Here's a letter I had published in the Evening Standard yesterday:
The voters are ahead of the politicians in recognising that whichever party wins the next election is going to have to cut public spending - in a poll for Politicshome in March, 72 per cent thought spending had risen too high.
Belatedly, the Conservatives are saying the right things. But they are not yet going nearly far enough. Research by European Central Bank economists has suggested Britain could save £96 billion a year if our public sector was as efficient as Japan’s or Australia’s. That works out as a 16 per cent spending cut. If we want to restore sanity to the UK’s public finances, these are the sorts of numbers we need to be contemplating.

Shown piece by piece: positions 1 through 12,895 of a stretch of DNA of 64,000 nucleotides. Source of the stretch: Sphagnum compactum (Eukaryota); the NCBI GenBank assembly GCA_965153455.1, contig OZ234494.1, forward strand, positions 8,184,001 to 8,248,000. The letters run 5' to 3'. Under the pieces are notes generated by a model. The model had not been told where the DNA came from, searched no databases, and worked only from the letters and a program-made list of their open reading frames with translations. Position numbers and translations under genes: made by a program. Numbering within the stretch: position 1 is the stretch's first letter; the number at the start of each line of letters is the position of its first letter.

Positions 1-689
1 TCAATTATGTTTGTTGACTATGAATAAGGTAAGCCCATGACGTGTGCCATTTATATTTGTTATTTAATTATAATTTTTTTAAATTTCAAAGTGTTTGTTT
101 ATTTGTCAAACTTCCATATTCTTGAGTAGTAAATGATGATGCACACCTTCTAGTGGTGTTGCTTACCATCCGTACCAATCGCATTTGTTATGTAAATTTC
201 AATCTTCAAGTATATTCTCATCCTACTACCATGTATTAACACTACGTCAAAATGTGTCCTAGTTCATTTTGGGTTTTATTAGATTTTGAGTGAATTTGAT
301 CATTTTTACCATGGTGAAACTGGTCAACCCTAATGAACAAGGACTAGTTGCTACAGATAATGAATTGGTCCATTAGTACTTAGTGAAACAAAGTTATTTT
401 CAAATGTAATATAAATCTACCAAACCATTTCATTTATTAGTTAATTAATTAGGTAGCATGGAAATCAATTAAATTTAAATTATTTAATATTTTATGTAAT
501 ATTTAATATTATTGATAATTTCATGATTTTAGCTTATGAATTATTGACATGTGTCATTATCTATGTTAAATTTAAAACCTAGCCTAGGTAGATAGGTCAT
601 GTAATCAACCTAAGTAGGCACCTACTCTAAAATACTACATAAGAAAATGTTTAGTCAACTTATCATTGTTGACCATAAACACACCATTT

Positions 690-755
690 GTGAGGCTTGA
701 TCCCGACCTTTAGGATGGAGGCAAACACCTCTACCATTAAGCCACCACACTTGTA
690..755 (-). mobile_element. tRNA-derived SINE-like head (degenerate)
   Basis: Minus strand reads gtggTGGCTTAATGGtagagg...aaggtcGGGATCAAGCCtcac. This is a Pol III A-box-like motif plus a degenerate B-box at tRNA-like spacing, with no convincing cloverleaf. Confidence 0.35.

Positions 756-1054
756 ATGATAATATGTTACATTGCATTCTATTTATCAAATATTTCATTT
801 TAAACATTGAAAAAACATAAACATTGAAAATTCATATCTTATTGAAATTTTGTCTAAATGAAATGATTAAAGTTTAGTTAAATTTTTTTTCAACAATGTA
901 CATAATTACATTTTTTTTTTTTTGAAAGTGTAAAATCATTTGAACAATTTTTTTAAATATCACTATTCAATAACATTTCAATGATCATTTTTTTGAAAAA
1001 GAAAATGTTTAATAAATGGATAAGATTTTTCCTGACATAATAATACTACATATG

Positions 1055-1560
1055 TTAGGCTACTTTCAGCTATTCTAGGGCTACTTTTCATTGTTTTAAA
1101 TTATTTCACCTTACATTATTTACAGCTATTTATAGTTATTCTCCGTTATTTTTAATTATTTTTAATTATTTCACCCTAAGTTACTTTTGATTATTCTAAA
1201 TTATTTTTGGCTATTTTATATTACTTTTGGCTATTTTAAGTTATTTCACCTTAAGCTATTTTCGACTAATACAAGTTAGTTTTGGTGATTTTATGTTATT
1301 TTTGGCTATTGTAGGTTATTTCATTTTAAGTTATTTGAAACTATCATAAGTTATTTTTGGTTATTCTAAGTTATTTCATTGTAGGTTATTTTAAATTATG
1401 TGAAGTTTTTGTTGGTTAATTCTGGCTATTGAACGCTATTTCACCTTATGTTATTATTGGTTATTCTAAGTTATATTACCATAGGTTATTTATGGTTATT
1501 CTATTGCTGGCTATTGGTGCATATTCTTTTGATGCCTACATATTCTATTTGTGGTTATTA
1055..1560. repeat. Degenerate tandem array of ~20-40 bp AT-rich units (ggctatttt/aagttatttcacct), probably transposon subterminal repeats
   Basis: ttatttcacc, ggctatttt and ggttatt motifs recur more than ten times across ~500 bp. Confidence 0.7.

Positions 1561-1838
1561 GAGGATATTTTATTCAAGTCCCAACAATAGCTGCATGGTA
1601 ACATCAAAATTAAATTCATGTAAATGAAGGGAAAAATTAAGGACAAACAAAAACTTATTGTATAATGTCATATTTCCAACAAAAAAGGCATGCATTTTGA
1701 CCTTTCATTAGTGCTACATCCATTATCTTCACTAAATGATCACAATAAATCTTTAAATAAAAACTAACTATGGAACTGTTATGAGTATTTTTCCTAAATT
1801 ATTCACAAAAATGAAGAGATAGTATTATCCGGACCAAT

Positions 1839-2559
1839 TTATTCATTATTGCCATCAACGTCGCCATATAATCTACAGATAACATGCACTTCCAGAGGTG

Local government and public procurement might be the easiest targets but – whatever the Tories say – the NHS must not be spared from this process. It now consumes more than £100 billion of taxpayers’ money every year, and is notoriously unproductive. Without radical reform, things are only going to get worse.
Tom Clougherty, executive director, Adam Smith Institute